Seven Cycles began building bikes in January of 1997. At its conception, Seven’s founders sought a name that would be as timeless, ageless and positive as the products they would create. ‘Seven’ was chosen because it is traditionally a number that holds positive connotations and no specific attachments to other objects. With ambitions to sell bikes all over the world, the seven continents idea played into their thinking as well.
Seven‘s founders and core build team all worked at Merlin Metalworks in Cambridge, MA, in the early days of the titanium boom. Merlin established itself as something of a cult brand, and over the decade plus that many of them worked there, they were immersed not only in the craft of framebuilding but also in the basic business practices that would later come to define Seven.
In 1995 and 1996 Merlin was bought and sold a few times in quick succession and then relocated to Tennessee, which left the core Seven crew with some hard decisions about what do next. After some serious debate, beginning with the question, ‘Does the bike industry even need another bike company?’, they set out on a new course defined by building custom bikes on a short timeline with maximum input from the rider, a sales/design/delivery paradigm that didn’t exist in the industry at that time.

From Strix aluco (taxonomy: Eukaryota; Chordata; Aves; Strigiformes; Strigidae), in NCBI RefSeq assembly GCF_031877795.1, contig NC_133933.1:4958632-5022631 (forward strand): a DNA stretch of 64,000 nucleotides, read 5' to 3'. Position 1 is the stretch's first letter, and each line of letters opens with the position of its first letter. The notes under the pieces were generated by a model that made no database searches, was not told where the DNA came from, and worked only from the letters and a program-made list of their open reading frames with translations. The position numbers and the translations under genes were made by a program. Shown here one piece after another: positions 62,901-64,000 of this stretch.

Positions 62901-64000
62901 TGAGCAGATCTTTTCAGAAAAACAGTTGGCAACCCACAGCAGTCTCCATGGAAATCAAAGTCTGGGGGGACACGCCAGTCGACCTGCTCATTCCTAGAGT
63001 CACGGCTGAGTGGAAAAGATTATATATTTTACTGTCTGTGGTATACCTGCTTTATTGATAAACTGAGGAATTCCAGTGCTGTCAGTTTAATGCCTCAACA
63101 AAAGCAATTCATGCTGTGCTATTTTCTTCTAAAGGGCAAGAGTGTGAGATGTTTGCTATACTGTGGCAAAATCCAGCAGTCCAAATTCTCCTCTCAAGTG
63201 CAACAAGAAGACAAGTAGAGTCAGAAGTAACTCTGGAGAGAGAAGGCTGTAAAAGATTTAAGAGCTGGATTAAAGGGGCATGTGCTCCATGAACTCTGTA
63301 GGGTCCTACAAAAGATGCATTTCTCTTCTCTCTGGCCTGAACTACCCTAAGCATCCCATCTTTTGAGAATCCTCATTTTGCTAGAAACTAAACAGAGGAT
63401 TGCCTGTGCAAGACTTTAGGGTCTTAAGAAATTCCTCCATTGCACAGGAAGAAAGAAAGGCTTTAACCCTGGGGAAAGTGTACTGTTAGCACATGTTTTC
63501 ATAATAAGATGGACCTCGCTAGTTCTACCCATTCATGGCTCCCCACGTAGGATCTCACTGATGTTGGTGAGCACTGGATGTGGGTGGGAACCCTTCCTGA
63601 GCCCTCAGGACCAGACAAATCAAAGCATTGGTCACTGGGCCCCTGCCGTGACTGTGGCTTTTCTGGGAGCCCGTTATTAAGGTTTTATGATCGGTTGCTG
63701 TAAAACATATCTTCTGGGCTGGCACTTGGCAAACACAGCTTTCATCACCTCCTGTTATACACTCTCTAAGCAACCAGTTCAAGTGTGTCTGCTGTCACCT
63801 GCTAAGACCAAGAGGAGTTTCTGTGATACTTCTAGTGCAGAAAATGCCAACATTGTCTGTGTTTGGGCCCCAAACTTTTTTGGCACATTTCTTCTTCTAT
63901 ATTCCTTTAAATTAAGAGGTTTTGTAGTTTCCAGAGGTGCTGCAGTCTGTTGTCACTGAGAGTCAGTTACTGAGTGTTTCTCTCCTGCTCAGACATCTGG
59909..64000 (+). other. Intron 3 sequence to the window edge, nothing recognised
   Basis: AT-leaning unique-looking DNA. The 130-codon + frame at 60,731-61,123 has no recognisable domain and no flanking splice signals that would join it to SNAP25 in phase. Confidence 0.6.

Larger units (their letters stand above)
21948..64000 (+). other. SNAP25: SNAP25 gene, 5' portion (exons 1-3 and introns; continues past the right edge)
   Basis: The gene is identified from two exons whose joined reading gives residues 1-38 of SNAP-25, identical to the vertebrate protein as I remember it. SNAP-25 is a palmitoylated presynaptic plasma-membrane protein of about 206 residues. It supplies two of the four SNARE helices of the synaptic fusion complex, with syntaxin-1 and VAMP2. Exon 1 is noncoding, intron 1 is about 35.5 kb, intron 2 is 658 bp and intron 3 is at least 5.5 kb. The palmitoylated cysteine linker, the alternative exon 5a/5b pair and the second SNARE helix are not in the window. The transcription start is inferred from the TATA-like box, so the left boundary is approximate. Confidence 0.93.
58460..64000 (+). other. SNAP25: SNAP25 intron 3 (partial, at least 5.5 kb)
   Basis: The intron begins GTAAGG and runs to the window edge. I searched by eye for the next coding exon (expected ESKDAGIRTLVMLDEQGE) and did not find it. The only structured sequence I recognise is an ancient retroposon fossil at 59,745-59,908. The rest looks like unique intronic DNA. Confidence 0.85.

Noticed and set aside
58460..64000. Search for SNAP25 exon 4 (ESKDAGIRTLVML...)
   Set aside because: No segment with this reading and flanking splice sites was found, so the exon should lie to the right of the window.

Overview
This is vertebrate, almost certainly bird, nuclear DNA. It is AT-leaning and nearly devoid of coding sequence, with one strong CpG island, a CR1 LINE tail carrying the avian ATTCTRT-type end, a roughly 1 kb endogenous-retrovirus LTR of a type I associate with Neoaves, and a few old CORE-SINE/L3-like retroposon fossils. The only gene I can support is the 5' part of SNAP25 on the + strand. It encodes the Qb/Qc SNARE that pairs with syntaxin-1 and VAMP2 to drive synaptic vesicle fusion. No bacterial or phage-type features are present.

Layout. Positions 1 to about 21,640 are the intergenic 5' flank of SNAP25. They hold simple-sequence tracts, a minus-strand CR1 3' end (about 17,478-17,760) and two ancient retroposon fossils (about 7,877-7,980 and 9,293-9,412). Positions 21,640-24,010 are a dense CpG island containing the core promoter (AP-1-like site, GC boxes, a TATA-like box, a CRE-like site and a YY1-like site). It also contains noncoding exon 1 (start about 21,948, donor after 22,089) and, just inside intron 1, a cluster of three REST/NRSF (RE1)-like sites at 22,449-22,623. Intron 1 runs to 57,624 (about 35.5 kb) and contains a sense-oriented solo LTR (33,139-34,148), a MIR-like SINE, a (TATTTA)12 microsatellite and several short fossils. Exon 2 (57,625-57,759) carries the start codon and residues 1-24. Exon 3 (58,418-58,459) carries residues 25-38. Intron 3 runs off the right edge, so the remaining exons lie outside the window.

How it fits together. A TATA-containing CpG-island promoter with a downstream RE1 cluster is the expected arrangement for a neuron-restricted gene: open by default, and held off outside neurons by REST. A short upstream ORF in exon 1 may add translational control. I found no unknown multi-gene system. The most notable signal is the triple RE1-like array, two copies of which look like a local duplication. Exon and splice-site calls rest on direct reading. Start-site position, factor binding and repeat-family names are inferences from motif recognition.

Fulfilling this mission required implementing a few big ideas. First, they were offering both products (bikes) and services (customization), so that the process of getting a Seven would be a fundamentally different buying experience, an experience that centered on the rider first, not the bike. This foundational idea, however, had to be more than just marketing (e.g. Seven - We put the rider first!). They needed a manufacturing model that gave substance to the experience they were proposing to deliver.
Single-piece flow (SPF) is the simple practice of building things one-at-a-time. This approach to framebuilding has myriad benefits for the rider who wants something deeply personalized. Building bikes one-at-a-time allows Seven to focus on each rider’s specific needs for geometry, comfort, handling, options, materials, aesthetics and long-term versatility. It also improves quality significantly over a batched building method.
Each builder is only ever responsible for one thing, the work in front of him or her, one set of details. The fewer hands touch each frame, the more responsibility each set takes. Typically only 2 or 3 builders work on a Seven. That maximizes accountability, while still allowing for a high-level of specialization by each builder, whether machinist, welder, finisher or painter.